Saturday Paws: You lookin’ at me?

Cover of "Inside of a Dog: What Dogs See,...

Cover via Amazon

Do you remember Robert DeNiro’s “(are) You lookin’ at me?” In the movie he is kind of aggressive with this statement–but some of us grew up in households where being aware of who is looking in your direction is a good survival skill, even if it is just a sibling getting ready to smack you with a pillow! You sense just the right time to turn—a second before the THWACK!

I sometimes catch my dogs just looking at me, too! Long ago dogs decided to associate with the humans, and then, desiring relationship, they had to adjust and change many of their original features to communicate with us. Alexandra Horowitz, in her book, Inside of a Dog, tells how dogs look at our eyes for all kinds of additional information. A loved dog will notice many clues about how our day went just by looking at us – with full eye contact! Now you already know that our dogs can tell so much about how life is treating us with those wonderful olfactory (noses) nerves.  To our one million identifiable scents they outdo us by 7 million more! And then they have added their up-close-and-personal look-us -over eye contact! They will also follow our eyes at feeding time, looking at food locations, spying their favorite toy or tracking as you pick up your keys! Many of my friends report their dogs actually watch certain TV shows – with or without their owners!

Horowitz also mentions that many dogs do not show the whites of their eyes or a distinctive iris.  As you can see in Mae-be’s photos–she definitely has both! Ruffles, on the other hand, has golden-colored eyes and is not as comfortable with full frontal eye contact–but she is learning! If our dogs were still hanging out with the wolves they would not look squarely in our eyes. Wolves avoid eye contact unless they are asserting their status of authority. In several situations  I do believe it was my ability to look directly into the eyes of a wolf and hold myself in the dominant position (big, upright and front facing) that allowed me to assert my stand-off. But I always warn others that when meeting a new dog it is best to wait awhile before assuming a position with direct eye-to-eye contact. With a rescue dog you never know when some visual may trigger memory of an event best left to the past!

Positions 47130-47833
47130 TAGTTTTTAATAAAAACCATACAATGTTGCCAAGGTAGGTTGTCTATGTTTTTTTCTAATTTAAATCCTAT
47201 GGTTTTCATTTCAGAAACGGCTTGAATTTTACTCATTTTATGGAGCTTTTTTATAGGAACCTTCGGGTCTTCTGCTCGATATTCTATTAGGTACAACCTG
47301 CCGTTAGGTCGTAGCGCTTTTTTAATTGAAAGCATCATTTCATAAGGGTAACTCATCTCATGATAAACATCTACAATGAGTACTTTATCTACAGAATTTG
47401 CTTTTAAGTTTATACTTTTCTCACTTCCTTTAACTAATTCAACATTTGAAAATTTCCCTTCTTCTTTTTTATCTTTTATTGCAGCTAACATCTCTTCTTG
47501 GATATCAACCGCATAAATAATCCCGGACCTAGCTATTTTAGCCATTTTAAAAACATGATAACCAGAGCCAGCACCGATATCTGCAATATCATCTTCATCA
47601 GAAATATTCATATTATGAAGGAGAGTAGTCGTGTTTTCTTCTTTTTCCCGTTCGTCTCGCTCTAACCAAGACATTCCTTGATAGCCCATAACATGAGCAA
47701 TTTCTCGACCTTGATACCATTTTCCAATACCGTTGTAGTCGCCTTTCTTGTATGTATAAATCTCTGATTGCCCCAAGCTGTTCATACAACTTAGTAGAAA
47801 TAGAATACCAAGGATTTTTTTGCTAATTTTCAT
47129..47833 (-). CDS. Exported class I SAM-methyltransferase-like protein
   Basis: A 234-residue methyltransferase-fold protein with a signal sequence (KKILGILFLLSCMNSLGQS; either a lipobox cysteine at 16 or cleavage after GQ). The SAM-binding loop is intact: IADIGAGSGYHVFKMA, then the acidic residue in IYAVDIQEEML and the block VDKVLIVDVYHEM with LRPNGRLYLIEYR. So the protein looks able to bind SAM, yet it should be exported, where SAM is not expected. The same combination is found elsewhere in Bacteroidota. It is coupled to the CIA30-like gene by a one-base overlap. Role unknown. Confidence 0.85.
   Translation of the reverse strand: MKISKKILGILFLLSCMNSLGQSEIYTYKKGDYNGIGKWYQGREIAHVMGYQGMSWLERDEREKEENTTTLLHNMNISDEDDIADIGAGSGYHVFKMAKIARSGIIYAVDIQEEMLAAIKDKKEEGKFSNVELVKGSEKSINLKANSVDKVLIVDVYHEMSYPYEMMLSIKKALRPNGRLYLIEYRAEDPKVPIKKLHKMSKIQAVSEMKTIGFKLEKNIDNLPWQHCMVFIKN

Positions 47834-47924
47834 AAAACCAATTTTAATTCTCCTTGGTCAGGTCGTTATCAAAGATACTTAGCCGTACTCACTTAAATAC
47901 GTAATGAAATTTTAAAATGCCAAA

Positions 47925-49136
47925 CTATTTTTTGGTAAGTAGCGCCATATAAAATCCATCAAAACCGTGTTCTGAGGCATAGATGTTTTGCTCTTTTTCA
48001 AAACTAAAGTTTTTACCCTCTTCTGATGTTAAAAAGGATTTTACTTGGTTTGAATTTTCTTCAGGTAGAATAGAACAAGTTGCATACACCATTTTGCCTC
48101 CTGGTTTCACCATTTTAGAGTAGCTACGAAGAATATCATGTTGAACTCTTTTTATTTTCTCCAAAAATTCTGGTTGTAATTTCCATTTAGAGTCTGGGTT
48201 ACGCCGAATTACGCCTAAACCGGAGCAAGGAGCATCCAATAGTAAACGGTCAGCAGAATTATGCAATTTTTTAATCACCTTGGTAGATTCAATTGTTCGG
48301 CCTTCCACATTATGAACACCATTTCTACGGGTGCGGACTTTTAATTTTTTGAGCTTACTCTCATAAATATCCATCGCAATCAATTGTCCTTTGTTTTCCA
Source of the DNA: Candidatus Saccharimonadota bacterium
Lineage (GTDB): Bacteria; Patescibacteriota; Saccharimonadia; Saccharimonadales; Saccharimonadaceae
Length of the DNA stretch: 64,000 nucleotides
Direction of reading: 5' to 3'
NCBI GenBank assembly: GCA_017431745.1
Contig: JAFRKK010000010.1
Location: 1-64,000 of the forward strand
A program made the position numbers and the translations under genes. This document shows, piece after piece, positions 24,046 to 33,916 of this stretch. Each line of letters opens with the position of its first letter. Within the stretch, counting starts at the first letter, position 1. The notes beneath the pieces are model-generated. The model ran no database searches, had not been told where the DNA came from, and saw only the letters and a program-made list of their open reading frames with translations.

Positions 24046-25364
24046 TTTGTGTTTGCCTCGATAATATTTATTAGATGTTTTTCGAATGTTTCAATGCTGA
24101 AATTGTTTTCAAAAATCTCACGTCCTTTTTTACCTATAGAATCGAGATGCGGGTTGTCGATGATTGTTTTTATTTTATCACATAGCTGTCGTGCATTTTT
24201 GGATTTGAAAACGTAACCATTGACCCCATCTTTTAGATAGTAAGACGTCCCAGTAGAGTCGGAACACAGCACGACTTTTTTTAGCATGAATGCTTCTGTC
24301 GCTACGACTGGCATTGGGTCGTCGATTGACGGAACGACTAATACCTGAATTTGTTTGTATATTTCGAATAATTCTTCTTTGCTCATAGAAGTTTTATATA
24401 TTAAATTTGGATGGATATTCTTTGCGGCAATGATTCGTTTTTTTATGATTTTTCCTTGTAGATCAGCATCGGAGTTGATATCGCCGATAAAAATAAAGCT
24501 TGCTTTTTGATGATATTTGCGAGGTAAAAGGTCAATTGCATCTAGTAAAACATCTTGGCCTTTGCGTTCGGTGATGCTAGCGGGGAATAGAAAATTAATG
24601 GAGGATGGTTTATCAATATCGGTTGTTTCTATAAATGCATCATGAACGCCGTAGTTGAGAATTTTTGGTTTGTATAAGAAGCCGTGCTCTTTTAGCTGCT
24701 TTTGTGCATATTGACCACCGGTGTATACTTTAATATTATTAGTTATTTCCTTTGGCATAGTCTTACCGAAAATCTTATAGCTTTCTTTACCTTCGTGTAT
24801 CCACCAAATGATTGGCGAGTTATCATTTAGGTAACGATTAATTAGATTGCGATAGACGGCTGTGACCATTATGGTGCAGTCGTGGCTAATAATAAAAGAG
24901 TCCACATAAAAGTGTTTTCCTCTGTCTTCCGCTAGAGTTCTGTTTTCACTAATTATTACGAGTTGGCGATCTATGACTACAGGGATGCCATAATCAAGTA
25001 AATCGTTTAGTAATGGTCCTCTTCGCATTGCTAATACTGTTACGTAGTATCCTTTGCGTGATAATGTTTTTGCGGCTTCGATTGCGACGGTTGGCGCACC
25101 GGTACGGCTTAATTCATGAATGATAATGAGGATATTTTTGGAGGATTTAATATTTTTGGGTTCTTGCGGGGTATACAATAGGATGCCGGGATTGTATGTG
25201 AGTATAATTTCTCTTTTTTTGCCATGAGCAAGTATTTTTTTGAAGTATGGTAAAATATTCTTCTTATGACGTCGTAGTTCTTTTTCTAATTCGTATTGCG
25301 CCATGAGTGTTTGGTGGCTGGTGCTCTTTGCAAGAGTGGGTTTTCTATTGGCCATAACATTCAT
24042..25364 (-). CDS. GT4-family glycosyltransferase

Last week was a particularly challenging week for me, but every night upon returning home from my day job Mae-be and Ruffles lavished me with extra attention! They looked me straight in the eyes, sensed my weariness and wanted to comfort me–even after being fed! Then they put off playfully chasing each other and sat next to me with paws resting on my leg. It is with great affection that they will sit like that and wordlessly express, “It’s okay. We are with you! That’s enough for now. Just let it go!” And then the Boxer will punctuate with a great big exhale. His sigh is such a great example of what I also need in that moment–much like the importance of an exhale in yoga or guided meditation—Release!

Change is one of the most difficult areas for us as humans, yet these precious canines will do so much to continue relating to us. They offer us so much in companionship! And isn’t it something to realize that another species could want to be with us, and so much so as to make the necessary changes to make that happen?

I just wanted to give you a little something to think about while you enjoy your pets  long lingering gaze. And I hope that you enjoy your weekend!

Blessings,

Beth

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